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Biotechs Surviving VCs’ Cutbacks Better Than Other Sectors

San Diego’s biotech sector raised more venture capital dollars than any other local industry in the first quarter of the year, according to two recent venture capital spending reports, but it suffered big year-over-year declines.

Locally, 15 biotech companies received $230.5 million in venture funding, according to data compiled by Thomson Financial for PricewaterhouseCoopers and the National Venture Capital Association. That amounted to a 22 percent drop from the first quarter of 2007, when 16 companies received about $293.9 million.

According to the PricewaterhouseCoopers report, 51 percent of investments in San Diego went to biotech. The second largest industry was medical devices, capturing 24 percent of investments. It falls dramatically from there, with information technology services coming in third with 9 percent of total investments in San Diego.

A separate quarterly report by Dow Jones VentureSource reported a more significant decline in San Diego biotech venture capital investments, totaling $172.7 million invested in 11 San Diego deals. That compared with $447 million invested in 14 deals the same quarter last year.

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Whether the data hints at lackluster future spending driven by an economic slowdown or simply a return to spending as usual, compared with the record highs set a year ago, remains to be answered.


A Challenge

“I think the lack of public exits is certainly challenging for us and for us as investors in life sciences companies,” said David Kabakoff, manager of the San Diego office of Sofinnova Ventures Inc., a venture capital firm investing in early-stage life sciences and information technology companies. “In the absence of a robust public market, it’s going to be very difficult for these companies to raise money to fund late-stage clinical trials.”

During the first three months of the year, only five companies backed by venture capital investors went public on Wall Street, and only 56 venture-backed startups were sold, making it the lowest number in a decade, according to Thomson Financial and the National Venture Capital Association.

Kabakoff says that despite the quarterly statistics, a fair amount of substantial capital remains available to San Diego companies.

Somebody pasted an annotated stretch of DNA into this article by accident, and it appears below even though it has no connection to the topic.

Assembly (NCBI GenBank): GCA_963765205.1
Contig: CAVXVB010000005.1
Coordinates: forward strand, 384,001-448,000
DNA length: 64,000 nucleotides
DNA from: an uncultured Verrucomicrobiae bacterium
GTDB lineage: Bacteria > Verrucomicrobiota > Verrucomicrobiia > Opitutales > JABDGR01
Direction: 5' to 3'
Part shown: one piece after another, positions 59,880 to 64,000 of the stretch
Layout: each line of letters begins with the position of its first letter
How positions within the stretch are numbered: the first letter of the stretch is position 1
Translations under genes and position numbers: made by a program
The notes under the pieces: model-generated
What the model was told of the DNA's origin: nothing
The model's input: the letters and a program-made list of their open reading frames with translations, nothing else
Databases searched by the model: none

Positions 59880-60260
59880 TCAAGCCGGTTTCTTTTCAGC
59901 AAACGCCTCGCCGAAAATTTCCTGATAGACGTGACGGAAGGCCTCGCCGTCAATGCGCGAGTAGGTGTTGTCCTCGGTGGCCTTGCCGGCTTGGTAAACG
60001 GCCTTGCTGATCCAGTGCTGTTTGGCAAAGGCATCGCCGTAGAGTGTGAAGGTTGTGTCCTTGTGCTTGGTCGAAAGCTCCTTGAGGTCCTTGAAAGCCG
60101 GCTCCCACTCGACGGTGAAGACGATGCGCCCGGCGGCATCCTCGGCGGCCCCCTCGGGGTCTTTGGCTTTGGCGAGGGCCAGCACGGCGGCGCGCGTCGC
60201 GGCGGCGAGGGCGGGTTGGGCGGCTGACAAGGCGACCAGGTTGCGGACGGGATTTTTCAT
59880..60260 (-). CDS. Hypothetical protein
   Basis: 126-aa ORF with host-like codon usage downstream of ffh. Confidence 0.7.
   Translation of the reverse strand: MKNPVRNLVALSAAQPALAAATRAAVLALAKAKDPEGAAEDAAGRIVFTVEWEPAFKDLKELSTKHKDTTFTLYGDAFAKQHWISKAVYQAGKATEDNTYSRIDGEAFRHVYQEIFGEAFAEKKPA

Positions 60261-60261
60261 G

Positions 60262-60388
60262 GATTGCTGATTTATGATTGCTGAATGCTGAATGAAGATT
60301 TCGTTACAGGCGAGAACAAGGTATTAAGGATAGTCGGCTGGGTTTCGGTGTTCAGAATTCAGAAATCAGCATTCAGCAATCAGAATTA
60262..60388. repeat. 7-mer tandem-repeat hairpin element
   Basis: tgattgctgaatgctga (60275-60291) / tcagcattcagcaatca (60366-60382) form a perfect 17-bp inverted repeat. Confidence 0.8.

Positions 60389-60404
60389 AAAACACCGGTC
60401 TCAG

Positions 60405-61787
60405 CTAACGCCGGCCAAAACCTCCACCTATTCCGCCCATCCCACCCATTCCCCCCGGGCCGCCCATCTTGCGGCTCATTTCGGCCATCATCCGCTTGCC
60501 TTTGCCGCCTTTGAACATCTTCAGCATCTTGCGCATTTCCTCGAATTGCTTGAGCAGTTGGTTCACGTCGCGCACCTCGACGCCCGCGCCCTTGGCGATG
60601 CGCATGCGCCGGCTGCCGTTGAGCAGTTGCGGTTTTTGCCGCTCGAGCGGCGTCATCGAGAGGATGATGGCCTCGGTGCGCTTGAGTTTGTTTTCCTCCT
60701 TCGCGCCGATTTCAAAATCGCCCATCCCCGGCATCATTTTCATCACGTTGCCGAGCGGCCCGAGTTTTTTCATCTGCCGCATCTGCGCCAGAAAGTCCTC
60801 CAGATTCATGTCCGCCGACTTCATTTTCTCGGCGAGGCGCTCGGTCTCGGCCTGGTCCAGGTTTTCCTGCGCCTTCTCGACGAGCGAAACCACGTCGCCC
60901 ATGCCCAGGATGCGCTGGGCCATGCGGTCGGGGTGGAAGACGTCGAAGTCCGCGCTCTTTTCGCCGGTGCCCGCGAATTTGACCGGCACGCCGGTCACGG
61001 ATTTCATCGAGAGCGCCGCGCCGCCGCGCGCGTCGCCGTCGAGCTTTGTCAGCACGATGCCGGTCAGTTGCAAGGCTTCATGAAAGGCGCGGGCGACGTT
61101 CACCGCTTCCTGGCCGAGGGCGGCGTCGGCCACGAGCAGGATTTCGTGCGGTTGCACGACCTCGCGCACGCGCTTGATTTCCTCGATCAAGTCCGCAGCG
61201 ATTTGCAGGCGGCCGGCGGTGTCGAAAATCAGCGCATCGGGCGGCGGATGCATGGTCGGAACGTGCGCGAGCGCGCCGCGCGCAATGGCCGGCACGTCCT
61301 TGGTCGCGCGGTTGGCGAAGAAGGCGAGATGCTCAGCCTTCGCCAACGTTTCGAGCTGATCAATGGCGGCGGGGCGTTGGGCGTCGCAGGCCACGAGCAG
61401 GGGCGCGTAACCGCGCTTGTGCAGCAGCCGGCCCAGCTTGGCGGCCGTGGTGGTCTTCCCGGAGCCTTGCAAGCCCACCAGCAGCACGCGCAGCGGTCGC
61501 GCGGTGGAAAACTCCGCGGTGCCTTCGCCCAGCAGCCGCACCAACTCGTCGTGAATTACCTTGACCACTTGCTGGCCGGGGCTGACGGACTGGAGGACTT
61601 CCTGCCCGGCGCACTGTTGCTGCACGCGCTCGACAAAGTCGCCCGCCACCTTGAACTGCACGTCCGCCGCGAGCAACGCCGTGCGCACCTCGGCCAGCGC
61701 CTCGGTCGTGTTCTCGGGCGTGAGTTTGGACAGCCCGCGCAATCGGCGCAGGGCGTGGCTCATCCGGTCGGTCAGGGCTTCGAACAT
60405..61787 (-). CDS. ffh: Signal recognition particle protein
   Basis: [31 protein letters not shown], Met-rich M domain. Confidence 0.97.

Sofinnova, which manages about $1 billion, helped account for two of the biggest venture capital investment deals made during the first quarter. Along with a syndicate of other investors, it helped raise $30 million for anti-bacterial drug maker Trius Therapeutics Inc. in a Series B financing round and $35.5 million for Ocera Therapeutics Inc., a biotechnology firm developing treatments for gastrointestinal and liver diseases, in a Series C round.

“We still have a lot of capital to invest,” he said. “For us, it’s actually a very good time.”


A Cautious Approach

Unlike investments of the past, however, Kabakoff says investors are perhaps more careful in choosing their investments and in reserving money for future rounds.

With exit options dwindling, investors must spend money on existing companies rather than building new ones.

BrainCells Inc., a San Diego developer of small molecule therapeutics for diseases of the central nervous system, succeeded in raising additional cash from existing investors in the first quarter to further fund its lead drug for the treatment of anxiety and depression.

Chief Executive Officer Jim Schoeneck says it’s likely the company attracted investment dollars because of the drug’s potential to enter the market faster than the 10 to 12 years it takes many drugs to reach the market. The company in-licensed its lead drug from Mitsubishi Pharmaceutical Corp. in 2006 and has already tested it in 700 patients with favorable results.

“Because the science is really cutting edge, and the practical application is cutting edge, I think the combination is really what allowed us to do that,” he said.

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